Fukushima warning: US has 'utterly failed' to address risk of spent fuel
Nuclear experts told Congress Wednesday that spent-fuel pools at US nuclear power plants are fuller than safety suggests they should be. They say the entire US spent-fuel policy should be overhauled in light of the nuclear crisis at Japan's Fukushima plant.
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The spent-fuel pools are also not housed within robust concrete containment structures. Instead, "the pools are often housed in buildings with sheet metal siding like that in a Sears storage shed," Lochbaum said.Skip to next paragraph
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To solve the problem, he and others argue that spent fuel needs to be transferred to dry-cask storage after cooling for five years. In addition, he says, emergency procedures and operator training for spent-fuel pool accidents needs a major upgrade.
But Gregory Jaczko, chairman of the Nuclear Regulatory Commission, says the US reactors and spent-fuel pools remain safe. He assured the senators that a complete review of the safety of all 104 reactors in the US was under way, including issues such as the security and safety of spent-fuel pools.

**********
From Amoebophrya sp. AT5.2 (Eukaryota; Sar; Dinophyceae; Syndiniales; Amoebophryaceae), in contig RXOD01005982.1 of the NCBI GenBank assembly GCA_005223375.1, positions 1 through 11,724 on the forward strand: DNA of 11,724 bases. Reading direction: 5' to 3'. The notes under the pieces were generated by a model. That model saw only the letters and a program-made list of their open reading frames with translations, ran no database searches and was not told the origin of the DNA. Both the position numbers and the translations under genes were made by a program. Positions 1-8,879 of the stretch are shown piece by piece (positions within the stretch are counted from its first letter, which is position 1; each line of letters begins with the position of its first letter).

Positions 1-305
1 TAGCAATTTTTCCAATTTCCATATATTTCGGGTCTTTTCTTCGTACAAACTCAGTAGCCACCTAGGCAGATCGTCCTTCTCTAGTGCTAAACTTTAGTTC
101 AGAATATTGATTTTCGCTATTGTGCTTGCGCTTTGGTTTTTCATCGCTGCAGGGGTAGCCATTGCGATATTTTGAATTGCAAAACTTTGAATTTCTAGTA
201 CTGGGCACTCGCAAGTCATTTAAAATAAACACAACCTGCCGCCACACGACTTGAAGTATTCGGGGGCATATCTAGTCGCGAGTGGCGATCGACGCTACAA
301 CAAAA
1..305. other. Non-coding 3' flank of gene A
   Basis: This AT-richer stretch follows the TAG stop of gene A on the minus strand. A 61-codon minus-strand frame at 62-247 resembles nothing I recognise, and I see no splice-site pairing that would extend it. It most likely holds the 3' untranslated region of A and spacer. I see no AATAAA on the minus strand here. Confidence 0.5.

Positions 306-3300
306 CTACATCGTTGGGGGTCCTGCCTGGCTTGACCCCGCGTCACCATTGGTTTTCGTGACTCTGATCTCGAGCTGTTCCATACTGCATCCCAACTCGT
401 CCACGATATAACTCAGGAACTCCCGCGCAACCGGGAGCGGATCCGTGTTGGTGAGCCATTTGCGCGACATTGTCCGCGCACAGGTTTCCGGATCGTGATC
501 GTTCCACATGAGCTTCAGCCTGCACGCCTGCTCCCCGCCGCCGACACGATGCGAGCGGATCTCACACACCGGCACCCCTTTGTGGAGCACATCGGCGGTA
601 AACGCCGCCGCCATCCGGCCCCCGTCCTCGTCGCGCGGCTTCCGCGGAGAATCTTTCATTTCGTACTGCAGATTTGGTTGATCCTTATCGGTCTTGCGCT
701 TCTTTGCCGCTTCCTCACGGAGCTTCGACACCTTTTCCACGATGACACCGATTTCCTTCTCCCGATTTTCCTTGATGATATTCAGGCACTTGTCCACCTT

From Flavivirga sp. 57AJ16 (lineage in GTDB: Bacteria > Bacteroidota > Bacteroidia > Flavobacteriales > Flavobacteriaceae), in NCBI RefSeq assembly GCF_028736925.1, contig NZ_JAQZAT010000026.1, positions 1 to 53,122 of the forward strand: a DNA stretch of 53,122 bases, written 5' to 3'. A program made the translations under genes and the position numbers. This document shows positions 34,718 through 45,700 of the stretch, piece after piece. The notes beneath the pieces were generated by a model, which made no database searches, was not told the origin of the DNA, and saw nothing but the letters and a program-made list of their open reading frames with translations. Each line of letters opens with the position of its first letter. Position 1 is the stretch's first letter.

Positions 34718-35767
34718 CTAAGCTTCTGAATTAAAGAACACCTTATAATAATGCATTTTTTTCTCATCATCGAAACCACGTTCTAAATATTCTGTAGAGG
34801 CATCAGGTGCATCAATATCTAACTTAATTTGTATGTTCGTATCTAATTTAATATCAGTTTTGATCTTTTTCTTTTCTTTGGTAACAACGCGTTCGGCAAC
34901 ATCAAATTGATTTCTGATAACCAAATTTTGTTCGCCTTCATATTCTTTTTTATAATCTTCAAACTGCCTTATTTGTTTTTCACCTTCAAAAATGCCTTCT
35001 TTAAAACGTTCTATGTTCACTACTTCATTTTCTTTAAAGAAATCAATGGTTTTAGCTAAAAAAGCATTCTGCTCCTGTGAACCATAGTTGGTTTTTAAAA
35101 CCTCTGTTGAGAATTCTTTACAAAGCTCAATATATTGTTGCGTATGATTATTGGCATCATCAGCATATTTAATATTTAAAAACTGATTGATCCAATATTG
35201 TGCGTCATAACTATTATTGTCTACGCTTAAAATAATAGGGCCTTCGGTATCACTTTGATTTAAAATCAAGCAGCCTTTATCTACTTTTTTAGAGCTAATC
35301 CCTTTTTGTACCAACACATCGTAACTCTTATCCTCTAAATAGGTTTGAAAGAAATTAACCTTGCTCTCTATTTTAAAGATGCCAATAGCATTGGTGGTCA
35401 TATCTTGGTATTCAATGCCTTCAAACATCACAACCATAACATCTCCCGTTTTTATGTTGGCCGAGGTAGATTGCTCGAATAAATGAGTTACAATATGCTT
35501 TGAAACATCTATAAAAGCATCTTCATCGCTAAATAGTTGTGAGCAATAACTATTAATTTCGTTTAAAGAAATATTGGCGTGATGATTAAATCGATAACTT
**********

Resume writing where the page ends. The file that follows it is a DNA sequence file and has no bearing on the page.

Asked by Sen. Diane Feinstein (D) of California why commission policy permitted storing spent fuel in pools for up to 100 years, Dr. Jaczko said the NRC requires reactor operators to intersperse new and old fuel in the pools, lowering the threat if water is lost. But he acknowledged that this long-standing policy was now under review, he said.
"So why does industry practice appear to be to keep spent fuel in pool much longer than five to seven years?" Ms. Feinstein asked Moniz and William Levis, president of PSEG Power. "Why not move to dry cask?"
The industry, Mr. Levis explained, wanted to limit the number of times it moved and handled spent fuel because of the costs associated with that.
"I would not characterize the industry as having a reluctance for putting fuel bundles into cask storage," Levis said. "One of the impactful items is lack of a national strategy and policy as to what we're going to do with it."
For his part, professor Lochbaum emphasized the need for spent-fuel storage to get a hard look.
"The irrefutable bottom line is that we have utterly failed to properly manage the risk from irradiated fuel stored at our nation’s nuclear power plants," he said in his opening remarks. "We can and must do better."